It took almost 50 years, but our modern voluminous jazz reissue era has finally brought to CD the very first jazz album I ever owned.
It was an odd, probably arbitrary, choice for a first jazz purchase. Side one was a one-off project of the Art Blakey Percussion Ensemble: Ray Bryant, Oscar Pettiford and five drummers. Side two was three tracks by an early (1956) edition of Blakey’s Jazz Messengers, with Bill Hardman, Jackie McLean, Sam Dockery and Spanky DeBrest.
I have not seen that LP with the red cover in decades, but the reissue has brought my youth flooding back; in my bedroom, listening through a $20 record player, fascinated, puzzled. It was a unique record then and it still is. Side one’s meticulous drum explosions on “The Sacrifice” and “Oscalypso” are exciting, and so is the charter version of Ray Bryant’s impossibly infectious “Cubano Chant.”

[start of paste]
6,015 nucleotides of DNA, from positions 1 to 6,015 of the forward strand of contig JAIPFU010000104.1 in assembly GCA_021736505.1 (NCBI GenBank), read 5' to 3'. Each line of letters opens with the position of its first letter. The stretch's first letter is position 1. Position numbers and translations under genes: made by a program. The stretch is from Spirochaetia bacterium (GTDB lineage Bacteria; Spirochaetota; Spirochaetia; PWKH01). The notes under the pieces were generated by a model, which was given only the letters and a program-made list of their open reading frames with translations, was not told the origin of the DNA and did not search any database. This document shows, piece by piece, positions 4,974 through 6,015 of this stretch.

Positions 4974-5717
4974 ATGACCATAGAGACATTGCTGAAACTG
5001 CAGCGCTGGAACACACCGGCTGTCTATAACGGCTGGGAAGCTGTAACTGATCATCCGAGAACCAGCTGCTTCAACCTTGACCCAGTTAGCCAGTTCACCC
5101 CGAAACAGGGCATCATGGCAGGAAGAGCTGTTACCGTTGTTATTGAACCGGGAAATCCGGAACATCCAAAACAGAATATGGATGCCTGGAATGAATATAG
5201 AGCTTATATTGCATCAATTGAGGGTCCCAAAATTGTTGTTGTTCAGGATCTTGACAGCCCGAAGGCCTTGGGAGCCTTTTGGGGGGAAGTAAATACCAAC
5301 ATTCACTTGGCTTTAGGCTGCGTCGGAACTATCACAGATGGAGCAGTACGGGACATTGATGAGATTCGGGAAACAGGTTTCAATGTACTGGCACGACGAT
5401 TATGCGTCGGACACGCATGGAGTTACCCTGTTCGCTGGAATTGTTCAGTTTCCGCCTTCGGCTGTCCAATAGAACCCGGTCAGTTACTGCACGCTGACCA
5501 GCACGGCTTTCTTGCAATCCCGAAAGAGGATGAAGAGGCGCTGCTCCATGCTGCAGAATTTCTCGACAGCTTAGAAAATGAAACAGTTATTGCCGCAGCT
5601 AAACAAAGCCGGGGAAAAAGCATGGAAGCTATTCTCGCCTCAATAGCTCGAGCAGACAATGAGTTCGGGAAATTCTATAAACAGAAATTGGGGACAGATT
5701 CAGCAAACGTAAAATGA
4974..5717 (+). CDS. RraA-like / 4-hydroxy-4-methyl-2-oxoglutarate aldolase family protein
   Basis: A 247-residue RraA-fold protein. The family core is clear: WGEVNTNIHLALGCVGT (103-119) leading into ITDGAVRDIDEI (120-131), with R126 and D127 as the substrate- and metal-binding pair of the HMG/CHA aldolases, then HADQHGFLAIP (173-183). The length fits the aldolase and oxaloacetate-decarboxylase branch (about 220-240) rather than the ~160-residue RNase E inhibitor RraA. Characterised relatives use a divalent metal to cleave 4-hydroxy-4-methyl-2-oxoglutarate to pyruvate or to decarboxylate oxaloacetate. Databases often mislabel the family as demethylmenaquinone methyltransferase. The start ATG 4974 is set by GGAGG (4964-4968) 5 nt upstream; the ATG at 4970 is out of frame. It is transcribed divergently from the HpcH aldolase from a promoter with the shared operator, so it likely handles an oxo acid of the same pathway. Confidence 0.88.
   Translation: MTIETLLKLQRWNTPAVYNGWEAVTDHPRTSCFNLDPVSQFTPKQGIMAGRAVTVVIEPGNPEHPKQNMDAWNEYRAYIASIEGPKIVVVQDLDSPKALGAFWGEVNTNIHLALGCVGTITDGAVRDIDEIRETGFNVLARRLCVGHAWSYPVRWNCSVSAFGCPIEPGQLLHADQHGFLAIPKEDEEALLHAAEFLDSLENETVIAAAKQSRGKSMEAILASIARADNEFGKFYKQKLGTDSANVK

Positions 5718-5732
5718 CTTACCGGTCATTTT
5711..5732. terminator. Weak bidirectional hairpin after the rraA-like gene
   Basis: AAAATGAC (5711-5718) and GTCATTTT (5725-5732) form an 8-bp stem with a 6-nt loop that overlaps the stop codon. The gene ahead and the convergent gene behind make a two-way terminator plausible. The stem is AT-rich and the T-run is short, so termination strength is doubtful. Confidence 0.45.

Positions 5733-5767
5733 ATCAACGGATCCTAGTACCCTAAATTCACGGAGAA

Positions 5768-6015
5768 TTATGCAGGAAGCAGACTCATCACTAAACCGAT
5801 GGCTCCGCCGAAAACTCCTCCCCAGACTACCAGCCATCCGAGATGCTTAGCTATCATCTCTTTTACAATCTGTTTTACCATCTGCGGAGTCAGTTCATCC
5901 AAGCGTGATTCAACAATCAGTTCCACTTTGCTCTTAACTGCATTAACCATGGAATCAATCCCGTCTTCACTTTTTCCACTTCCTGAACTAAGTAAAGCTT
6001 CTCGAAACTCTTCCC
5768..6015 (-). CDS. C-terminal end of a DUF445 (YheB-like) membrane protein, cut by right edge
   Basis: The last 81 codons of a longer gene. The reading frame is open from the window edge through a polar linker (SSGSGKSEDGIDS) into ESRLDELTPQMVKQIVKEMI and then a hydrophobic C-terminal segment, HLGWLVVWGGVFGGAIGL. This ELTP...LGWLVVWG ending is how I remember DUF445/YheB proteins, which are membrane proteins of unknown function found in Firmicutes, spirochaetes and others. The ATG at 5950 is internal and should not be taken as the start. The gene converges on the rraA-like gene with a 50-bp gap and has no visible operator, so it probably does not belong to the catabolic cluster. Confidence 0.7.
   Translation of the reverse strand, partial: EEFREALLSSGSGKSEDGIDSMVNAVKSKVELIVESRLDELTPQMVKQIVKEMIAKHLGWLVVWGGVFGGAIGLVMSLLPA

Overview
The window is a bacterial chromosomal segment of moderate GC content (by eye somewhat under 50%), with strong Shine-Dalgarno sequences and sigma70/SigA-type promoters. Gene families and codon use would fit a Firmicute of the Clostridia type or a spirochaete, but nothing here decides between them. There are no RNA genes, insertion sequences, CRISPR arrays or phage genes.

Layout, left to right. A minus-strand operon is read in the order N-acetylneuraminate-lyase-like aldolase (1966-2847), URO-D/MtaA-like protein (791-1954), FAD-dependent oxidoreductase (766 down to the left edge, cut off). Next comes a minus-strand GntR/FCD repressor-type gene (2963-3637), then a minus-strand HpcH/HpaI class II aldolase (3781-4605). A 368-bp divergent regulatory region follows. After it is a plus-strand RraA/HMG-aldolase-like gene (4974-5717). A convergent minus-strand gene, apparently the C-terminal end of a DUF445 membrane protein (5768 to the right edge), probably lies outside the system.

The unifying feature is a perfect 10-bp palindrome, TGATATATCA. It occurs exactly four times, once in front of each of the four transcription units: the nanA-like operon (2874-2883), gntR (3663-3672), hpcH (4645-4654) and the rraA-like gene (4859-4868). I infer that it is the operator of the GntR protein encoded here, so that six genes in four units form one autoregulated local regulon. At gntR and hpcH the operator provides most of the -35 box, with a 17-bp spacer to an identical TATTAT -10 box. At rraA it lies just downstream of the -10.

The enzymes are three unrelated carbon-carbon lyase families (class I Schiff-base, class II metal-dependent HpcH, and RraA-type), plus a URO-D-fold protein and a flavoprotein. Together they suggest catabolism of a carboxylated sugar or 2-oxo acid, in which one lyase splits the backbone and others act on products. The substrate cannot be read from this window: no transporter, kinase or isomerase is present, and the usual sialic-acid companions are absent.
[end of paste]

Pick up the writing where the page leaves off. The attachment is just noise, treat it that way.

As for side two, I remember that, in my very first experience of hard bop, the harshness of Hardman’s trumpet (he seemed well-named) and the stridency of McLean’s alto both alarmed and attracted me—rather like one’s first-ever sip of straight whiskey. The three Messengers tracks no longer burn going down, but they are still heady stuff.